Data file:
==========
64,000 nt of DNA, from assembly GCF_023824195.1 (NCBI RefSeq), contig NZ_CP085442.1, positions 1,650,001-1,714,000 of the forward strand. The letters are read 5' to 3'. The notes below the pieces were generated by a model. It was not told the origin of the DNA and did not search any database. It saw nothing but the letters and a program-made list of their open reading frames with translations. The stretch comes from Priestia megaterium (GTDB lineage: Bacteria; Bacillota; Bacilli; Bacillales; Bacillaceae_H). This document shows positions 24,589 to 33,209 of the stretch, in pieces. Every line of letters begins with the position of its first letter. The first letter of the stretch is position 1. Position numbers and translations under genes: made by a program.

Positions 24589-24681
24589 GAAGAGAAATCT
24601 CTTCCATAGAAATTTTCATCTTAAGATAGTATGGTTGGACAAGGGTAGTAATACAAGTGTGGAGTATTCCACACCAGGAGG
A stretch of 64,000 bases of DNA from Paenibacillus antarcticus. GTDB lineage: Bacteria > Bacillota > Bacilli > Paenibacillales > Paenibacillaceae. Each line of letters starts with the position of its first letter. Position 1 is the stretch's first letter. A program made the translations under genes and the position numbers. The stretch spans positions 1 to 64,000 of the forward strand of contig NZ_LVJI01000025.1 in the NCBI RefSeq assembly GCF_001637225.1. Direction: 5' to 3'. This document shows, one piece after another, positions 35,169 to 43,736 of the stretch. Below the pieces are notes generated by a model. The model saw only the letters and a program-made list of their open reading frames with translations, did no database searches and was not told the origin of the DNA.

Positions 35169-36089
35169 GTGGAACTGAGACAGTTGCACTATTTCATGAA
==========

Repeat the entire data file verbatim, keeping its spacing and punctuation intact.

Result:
64,000 nt of DNA, from assembly GCF_023824195.1 (NCBI RefSeq), contig NZ_CP085442.1, positions 1,650,001-1,714,000 of the forward strand. The letters are read 5' to 3'. The notes below the pieces were generated by a model. It was not told the origin of the DNA and did not search any database. It saw nothing but the letters and a program-made list of their open reading frames with translations. The stretch comes from Priestia megaterium (GTDB lineage: Bacteria; Bacillota; Bacilli; Bacillales; Bacillaceae_H). This document shows positions 24,589 to 33,209 of the stretch, in pieces. Every line of letters begins with the position of its first letter. The first letter of the stretch is position 1. Position numbers and translations under genes: made by a program.

Positions 24589-24681
24589 GAAGAGAAATCT
24601 CTTCCATAGAAATTTTCATCTTAAGATAGTATGGTTGGACAAGGGTAGTAATACAAGTGTGGAGTATTCCACACCAGGAGG
A stretch of 64,000 bases of DNA from Paenibacillus antarcticus. GTDB lineage: Bacteria > Bacillota > Bacilli > Paenibacillales > Paenibacillaceae. Each line of letters starts with the position of its first letter. Position 1 is the stretch's first letter. A program made the translations under genes and the position numbers. The stretch spans positions 1 to 64,000 of the forward strand of contig NZ_LVJI01000025.1 in the NCBI RefSeq assembly GCF_001637225.1. Direction: 5' to 3'. This document shows, one piece after another, positions 35,169 to 43,736 of the stretch. Below the pieces are notes generated by a model. The model saw only the letters and a program-made list of their open reading frames with translations, did no database searches and was not told the origin of the DNA.

Positions 35169-36089
35169 GTGGAACTGAGACAGTTGCACTATTTCATGAA